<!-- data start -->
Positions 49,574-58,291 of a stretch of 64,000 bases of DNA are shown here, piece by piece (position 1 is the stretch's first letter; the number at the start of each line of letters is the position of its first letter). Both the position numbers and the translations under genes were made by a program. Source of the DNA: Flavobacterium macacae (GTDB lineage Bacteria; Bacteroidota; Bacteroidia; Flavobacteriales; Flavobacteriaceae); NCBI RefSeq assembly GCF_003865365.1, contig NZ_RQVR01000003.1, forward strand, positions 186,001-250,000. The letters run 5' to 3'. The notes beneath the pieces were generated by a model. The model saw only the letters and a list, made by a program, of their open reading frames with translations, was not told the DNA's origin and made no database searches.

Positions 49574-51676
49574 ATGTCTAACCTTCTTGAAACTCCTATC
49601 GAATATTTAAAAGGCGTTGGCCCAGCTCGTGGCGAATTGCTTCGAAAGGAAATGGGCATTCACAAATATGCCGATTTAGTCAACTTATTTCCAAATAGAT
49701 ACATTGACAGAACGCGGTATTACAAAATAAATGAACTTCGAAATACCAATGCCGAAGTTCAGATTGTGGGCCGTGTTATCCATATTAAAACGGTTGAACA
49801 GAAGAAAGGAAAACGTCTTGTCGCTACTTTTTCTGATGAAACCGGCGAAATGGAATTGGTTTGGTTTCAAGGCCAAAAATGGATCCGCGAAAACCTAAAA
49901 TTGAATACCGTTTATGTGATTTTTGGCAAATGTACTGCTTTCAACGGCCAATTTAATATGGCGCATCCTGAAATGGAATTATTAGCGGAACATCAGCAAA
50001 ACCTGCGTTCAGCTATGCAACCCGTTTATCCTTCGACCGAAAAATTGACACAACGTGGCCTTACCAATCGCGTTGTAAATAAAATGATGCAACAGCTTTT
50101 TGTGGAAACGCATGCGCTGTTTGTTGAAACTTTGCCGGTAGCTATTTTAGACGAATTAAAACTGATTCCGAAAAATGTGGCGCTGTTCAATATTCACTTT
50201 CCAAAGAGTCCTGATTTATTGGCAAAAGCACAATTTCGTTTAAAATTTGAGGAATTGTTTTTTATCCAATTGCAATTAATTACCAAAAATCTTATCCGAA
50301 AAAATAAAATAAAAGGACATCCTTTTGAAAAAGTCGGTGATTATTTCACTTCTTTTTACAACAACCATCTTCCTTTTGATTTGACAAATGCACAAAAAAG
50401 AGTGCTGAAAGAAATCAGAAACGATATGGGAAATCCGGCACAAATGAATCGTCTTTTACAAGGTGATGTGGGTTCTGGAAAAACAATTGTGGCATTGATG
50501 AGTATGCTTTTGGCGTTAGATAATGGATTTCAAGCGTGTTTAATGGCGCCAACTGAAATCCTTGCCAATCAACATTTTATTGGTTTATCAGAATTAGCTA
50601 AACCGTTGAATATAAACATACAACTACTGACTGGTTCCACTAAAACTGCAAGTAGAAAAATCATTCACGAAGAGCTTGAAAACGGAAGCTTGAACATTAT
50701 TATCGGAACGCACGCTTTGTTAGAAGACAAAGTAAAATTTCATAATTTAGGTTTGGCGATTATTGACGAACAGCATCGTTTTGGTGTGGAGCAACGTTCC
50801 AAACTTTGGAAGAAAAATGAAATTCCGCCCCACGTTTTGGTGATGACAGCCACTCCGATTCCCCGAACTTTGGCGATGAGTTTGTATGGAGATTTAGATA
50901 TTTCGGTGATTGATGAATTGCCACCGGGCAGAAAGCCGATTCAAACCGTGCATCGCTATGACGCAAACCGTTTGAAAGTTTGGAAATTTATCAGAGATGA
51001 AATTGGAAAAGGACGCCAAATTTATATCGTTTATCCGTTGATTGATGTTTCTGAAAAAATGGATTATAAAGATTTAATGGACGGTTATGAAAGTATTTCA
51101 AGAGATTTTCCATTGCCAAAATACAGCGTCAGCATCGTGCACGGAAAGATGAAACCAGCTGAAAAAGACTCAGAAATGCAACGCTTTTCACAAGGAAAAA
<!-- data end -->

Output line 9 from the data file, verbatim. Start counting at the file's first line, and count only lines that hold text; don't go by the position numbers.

50101 TGTGGAAACGCATGCGCTGTTTGTTGAAACTTTGCCGGTAGCTATTTTAGACGAATTAAAACTGATTCCGAAAAATGTGGCGCTGTTCAATATTCACTTT